Six on Saturday

I so enjoyed writing last week’s Six on Saturday, and meeting so many interesting gardening bloggers out there, so am having another go today.  It is another lovely sunny and warm spring day, so the right time to be tidying up a rather sad looking rosemary in a pot and sewing some micro-green seeds. Without further ado, here are my Six on Saturday.

1. Seeds

I ordered up a few packets of seeds: some basic, mixed nasturtium and some night and day nasturtium, which promise to be mahogany and cream; marigolds; chives (I use them a lot in cooking); radishes and some cherry tomatoes, which I hope to grow in either a grow bag or large pot.  I have had luck in growing tomatoes indoors in a sunny spot in the past, so let’s hope these flourish.


2.  Little violets

These pop up all over the place in our yard, in unexpected places.  You have to keep your eyes peeled to spot them.

Spotted in the yeard

3. Kawakawa

Kawakawa is one of the most distinctive New Zealand native plants, and we are fortunate to have a few bushes around the house.  It is an important plant in traditional Māori herbal medicine, and these days often appears as an ingredient in some restaurant dishes.  The holes in the leaves are caused by the caterpillar of the kawakawa looper moth, which restricts its diet to kawakawa.

The kawakawa behind the house

4. A book

A slim volume of essays, this book praises all things to do with gardening.  It is a book to pick up and put down, rather than read all at once, and is full of literary references to gardens.

Life in the Garden

5. The back terrace

This is a neglected spot, and we hardly ever venture out here, except to admire the magnolia when it is in flower.  We sit outside in another spot, close to the kitchen, and often forget this other area outside. I keep thinking this could be a good spot for a nice pot with some flowers.  Ideas welcome!

A sunny corner

6. The bush

This is the view from the side of the house, looking out into the bush.  Not our garden, but what we are surrounded by on two sides, just to give you some indication of where we are situated.


Thanks to The Propagator for starting Six on Saturday.

If you want to know more about kawakawa, here is an article.

You can find Thistles and Kiwis on Facebook, and also on Instagram@thistleandkiwis.  As for Twitter….am totally inactive these days.  If you want to get in touch, email me on


  1. It all looks very lush and green. We have violets in our garden too. Lovely scent. That sunny spot looks like a good secluded place to read a book. I’d go for a little table and chair!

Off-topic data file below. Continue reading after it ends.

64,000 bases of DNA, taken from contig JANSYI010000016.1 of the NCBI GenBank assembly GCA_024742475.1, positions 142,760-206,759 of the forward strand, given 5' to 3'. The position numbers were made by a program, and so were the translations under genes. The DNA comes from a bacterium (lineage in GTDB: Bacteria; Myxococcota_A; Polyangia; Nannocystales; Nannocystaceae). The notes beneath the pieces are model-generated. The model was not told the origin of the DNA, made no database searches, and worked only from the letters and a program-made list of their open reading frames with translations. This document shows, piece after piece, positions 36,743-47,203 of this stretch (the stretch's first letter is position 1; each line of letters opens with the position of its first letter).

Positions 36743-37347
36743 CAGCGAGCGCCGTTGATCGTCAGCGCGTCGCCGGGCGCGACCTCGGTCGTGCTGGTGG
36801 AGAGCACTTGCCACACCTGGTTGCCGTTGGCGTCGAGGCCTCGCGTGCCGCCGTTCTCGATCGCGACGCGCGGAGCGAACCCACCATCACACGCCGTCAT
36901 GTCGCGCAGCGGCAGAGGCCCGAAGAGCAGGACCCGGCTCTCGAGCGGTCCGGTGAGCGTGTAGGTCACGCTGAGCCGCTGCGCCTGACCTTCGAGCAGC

2. The Penelope Lively book looks like one to keep a lookout for. I just planted some pots with a variety of colourful annuals in each..alyssum, petunia pansies and violas. Something like that would look bright in your corner- or balsam if you don’t get a lot of sun there. Interesting about the kawakawa: I remember noticing that tree with its holey leaves as a child, many years ago.


  3. Hi yes thinking of pansies or marigolds for that corner, and petunias are always lovely. Yes the kawakawa is a fun plant to have in the garden and they say that the holes mean it is ready to eat. Not sure if that is true!


  4. Bush on two sides of your garden! I have “bush” on one side and that’s enough for me to cut back continually as it seeks to invade. That out-of-the way spot with its dappled light looks perfect for a chair and small table (somewhere to put the wine glass) where you can settle down and read Penelope.

    Liked by 1 person

  5. Lovely to see you again with all your springtime vibe. Jealous. I will be busy the next few weeks with clean-up jobs then preparation for next year. No rest for the wicked!


  6. My first thought for the empty space was table & chairs, & others’ve said. My Doodle would suggest putting a paddle pool there, for cooling down after her walks. Maybe a more human oriented water feature, then? I was intrigued by the night & day nasturtiums from your description, but doing an image search, I’m not so sure. Often, I need to see these in the garden. Have you had them before? If not, keep us posted as to how you like them. Do they go hog wild like the usual bandits?


    1. A paddling pool sounds great! I’m going to put an old garden chair there and see how it blows about – we are luckily sheltered from the cold southerlies, but do get blasted at times with other winds. I haven’t seen those nasturtiums in a garden, and haven’t tried them before, so it is a bit of an experiment to be honest. Let’s see!


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